It’s often difficult for a show to survive the loss of its lead characters. 13 seasons in CSI has lost its male lead twice (William Petersen and then Laurence Fishburne) as well as its female lead (Marg Helgenberg). That’s not too surprising for a show that’s been going this long, but it is surprising that with Ted Danson and Elisabeth Shue it feels as if things have been given a bit of a second wind, and that the going-through-the-motions of the previous few seasons has been replaced by a bit of a revitalisation.
Now that Danson’s D.B. Russell and Shue’s Julie Finlay have bedded in, it feels more like the show it used to be in the early days, although with a sharper, more modern visual style. It’s probably why it’s managed to outlive both of its children, CSI: Miami and CSI: New York (although it will be joined by CSI: Cyber this autumn, starring Patricia Arquette). It’s managed to reinvent itself enough while keeping enough of its core mentality and characters to still work.
Season 13 gives us 22 more episodes, ranging from a killing at a rave to the discovery of a mass gravesite in the desert outside Las Vegas. As so often with detective shows, there are a few too many cases with a personal connection to the CSI team. Indeed by the end of the season you’d be forgiven for thinking that the best way to get murdered is to be somehow connected to a crime scene investigator. Whether it’s someone Nick Stokes (George Eads) knows being killed, or a body found on the grave of former CSI Warwick Brown, they are investigating a close to home a little too often.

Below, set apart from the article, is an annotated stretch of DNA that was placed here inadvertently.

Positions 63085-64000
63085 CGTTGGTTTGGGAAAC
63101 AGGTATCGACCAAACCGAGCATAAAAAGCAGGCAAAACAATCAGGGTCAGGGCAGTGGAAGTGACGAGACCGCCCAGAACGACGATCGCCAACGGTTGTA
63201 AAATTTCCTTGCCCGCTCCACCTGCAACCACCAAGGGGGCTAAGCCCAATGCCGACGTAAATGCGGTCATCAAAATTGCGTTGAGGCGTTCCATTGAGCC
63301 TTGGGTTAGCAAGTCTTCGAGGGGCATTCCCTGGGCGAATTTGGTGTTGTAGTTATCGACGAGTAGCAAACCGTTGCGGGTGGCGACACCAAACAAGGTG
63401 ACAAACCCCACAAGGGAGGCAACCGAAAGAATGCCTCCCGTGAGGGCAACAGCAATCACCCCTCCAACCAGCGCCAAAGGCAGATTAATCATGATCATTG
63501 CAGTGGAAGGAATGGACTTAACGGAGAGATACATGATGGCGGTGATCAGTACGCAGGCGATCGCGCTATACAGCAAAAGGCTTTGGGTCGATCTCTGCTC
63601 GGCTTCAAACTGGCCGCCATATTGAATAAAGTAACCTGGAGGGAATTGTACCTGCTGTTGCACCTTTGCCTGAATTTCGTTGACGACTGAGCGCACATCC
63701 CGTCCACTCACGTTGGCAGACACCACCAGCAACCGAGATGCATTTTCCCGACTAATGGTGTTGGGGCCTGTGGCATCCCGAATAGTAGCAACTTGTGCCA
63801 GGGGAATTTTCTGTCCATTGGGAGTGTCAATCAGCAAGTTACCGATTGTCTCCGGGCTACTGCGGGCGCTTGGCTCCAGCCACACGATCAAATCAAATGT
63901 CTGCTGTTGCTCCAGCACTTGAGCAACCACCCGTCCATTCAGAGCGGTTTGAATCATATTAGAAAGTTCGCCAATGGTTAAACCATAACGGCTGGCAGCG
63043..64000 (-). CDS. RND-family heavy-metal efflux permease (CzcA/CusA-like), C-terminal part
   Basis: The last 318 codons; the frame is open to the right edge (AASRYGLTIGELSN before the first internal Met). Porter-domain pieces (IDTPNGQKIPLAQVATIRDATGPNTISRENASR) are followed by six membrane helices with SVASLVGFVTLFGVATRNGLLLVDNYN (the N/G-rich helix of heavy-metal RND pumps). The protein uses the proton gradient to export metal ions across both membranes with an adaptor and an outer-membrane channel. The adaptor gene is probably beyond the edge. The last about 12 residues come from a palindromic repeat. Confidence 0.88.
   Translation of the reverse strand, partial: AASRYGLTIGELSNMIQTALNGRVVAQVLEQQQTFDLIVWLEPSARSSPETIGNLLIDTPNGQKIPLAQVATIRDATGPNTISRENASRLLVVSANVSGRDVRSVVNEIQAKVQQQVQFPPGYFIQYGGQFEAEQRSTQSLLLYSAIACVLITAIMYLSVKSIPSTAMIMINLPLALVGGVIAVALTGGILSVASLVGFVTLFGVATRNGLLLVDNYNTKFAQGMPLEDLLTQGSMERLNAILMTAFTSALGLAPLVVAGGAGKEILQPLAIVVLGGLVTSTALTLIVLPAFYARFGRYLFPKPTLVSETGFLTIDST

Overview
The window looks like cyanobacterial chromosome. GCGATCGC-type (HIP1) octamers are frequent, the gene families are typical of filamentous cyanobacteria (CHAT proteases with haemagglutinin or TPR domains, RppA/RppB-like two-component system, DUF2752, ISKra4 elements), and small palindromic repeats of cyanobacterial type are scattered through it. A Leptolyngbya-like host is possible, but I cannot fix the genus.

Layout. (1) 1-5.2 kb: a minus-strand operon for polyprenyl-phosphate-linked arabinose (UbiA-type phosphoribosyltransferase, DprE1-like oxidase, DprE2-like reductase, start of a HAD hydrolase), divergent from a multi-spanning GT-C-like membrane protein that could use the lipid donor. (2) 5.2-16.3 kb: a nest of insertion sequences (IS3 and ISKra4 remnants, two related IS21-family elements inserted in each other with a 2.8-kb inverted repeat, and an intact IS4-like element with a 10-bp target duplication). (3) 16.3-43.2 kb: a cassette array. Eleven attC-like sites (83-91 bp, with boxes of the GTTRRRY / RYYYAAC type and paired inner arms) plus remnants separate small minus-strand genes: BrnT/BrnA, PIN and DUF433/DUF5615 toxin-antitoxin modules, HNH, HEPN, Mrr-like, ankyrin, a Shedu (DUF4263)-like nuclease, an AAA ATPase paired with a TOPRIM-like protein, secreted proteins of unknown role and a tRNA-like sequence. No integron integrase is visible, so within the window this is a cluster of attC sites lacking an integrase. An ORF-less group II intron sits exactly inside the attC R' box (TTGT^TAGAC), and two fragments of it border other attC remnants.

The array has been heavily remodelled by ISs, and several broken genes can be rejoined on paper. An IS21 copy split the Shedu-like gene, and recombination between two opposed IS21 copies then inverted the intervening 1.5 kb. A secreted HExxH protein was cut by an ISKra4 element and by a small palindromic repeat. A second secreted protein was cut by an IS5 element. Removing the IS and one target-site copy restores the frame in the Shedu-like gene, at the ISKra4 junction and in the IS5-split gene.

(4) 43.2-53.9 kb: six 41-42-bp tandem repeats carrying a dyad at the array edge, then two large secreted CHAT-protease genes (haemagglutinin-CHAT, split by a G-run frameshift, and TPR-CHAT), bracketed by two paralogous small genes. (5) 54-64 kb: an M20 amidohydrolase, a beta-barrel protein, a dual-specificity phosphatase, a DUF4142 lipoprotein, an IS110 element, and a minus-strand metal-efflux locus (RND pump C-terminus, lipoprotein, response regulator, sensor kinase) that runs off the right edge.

That’s particularly true at the beginning and end of the season. In the first episode D.B. Russell is chasing down his kidnapped granddaughter while CSI head honcho Ecklie is fighting for his life. In the final episode Detective Brass’ (Paul Guilfoye) daughter may be in the sights of a serial killer. All this personal connection is a bit daft, but it is entertaining.
There’s also time for a crossover with CSI: New York, which starts off with Gary Sinise’s Mac Taylor heading to Vegas, before D.B. Russell follow Mac back to New York for an episode of that show. Although this is a box set of the Vegas set CSI, you’ll be pleased to hear you get both episodes of the crossover, so you’re not left hanging.
Overall Verdict: Although there may be a few too many cases that are connected to the investigators, 13 seasons in CSI is still a very entertaining show that’s managed to refresh itself with the major cast changes over the last few seasons.
Reviewer: Tim Isaac